Whatever were you thinking? That truck doesn’t seem very safe.  There seem to be an awful lot of people in there. It’ll be terribly dark with the doors closed. The blackness might engulf you all, opening up and swallowing your children in its toothless ebony mouth.  What were you thinking? That dinghy doesn’t look very stable, especially in the ocean.  And those life jackets on the children won’t stay inflated for long.  The water seems treacherous and icy, lapping greedily at the sides of your tiny vessel.  It’s biding its time, waiting for you, wanting you; you can see it licking its lips, licking the sides of your inflatable hotel, waiting for a taste. What exactly were you thinking? There is no shelter beyond that barbed wire; it’s just an open field.  It’s just more running, picking up the children, running, dragging them with you, running.  The border guards pushing you back with their riot shields won’t know about your children underfoot; they won’t know about the baby as she clings to you, screaming.  What were you thinking?

What are you saying? I can’t hear you, you’ll have to speak up.  You didn’t know what else to do? You were desperate? It wasn’t safe where you were? The threat of death clung to you all, threatening to snatch you, so you grabbed whatever was precious and ran? It wasn’t safe so you ran? It wasn’t safe on land so you took to a cramped truck, an open field, a tiny boat balanced precariously on a greedy ocean? I wouldn’t know about any of that; you see, my child is napping while I type this letter to you, on the sofa, next to me, perfectly safe.  I might even cover her with her blanket to make her more comfortable.

You really must speak up, I’m struggling to hear you.  I’m struggling to hear you through the blackness of that truck, through the gaping hole of that ebony mouth that seems to have swallowed you.  I can’t quite make out what you’re saying while you are pushed against that riot shield, the crowd surging like a tide behind you, forcing you forward though you don’t want it, squeezing your children.  I’m straining to hear you from the salivating lips of that greedy ocean, licking you up, like a gourmet meal, spitting you out.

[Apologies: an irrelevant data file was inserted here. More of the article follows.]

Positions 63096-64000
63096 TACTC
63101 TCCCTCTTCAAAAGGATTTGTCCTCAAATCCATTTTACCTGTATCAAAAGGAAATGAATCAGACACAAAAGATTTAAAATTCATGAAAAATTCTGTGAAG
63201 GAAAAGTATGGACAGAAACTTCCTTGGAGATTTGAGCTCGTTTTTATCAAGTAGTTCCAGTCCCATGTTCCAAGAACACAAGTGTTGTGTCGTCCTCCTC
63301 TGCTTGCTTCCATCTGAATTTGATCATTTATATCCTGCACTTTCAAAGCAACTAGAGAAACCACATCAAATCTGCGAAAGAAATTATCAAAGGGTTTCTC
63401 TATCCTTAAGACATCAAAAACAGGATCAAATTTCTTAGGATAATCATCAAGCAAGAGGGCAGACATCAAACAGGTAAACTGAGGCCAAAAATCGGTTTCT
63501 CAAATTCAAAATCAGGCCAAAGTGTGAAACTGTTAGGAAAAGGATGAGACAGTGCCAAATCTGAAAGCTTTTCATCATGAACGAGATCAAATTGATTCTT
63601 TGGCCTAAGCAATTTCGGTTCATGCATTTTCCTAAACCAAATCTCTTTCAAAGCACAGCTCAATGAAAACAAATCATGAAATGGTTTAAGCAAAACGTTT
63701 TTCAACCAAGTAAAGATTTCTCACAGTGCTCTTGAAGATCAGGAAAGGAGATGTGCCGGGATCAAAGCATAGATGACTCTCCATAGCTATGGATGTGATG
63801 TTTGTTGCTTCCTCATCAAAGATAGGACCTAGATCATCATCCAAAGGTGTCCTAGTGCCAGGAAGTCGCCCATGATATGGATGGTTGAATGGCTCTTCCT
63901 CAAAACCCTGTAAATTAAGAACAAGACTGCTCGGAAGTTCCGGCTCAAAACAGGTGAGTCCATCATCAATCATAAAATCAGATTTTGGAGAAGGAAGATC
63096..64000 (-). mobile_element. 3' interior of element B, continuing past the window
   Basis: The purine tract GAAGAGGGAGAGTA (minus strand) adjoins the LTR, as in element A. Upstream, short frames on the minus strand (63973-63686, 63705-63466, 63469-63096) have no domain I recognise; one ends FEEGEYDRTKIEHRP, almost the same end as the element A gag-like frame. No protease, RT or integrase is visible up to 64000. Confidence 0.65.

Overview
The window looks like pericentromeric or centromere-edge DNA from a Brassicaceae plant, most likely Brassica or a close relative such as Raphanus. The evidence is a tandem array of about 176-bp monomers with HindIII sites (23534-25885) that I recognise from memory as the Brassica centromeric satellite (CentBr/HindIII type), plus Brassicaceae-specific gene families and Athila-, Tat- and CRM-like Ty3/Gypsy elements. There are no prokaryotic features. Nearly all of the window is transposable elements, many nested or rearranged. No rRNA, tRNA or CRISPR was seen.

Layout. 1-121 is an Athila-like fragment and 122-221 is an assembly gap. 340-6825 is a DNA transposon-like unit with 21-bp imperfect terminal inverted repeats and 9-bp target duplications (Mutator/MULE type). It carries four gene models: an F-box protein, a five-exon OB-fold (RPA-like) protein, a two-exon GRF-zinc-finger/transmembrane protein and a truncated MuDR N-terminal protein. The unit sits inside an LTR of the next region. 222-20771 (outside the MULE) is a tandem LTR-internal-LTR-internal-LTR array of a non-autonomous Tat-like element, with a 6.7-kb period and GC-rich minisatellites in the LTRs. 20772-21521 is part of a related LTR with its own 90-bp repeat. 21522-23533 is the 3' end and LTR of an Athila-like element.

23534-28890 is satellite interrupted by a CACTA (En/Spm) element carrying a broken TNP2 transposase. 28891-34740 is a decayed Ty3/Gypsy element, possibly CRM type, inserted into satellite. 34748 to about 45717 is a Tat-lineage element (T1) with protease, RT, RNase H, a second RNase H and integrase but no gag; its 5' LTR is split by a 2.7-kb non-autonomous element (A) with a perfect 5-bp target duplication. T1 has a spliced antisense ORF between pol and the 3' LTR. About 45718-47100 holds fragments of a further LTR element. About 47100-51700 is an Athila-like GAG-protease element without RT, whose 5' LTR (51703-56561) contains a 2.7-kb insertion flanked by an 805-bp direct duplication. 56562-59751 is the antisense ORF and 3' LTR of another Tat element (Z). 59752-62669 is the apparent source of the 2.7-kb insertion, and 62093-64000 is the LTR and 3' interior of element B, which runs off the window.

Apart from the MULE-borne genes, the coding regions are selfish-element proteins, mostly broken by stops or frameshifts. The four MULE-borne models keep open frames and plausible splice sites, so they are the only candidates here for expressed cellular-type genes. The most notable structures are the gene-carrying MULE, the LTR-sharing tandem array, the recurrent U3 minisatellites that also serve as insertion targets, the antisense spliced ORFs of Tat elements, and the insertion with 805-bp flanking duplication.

There you are: washed up on the shore, wet and bloated. There are your children peacefully blue from the icy lips of the water.  I can’t hear you, but there you all are.

306 thoughts on “A Letter from One Mother to Another

  1. Pingback: A Letter from One Mother to Another | Out Beyond Our Ideas

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  3. Reblogged this on Memorabilia and commented:
    Day 2 – know thy neighbors tasks at #blogging101. I’m a couple f days late for the day 2 assignment but I’d read this blog post previously. Oh. my. gosh. I had tears in my eyes when i read this. beautifully written and you should read this. trust me. if you are mother, then definitely, you should read this.

    Liked by 1 person

  4. Dear, beautifully written, touched my heart. I’m reblogging this on my site sunayana18.wordpress.com
    I think the real plight of mothers, children and men cannot be captured in words/photos but with your post, i can only imagine how difficult it would be for them.

    Liked by 1 person

  5. Pingback: A Letter from One Mother to Another | Don't cry for me !!!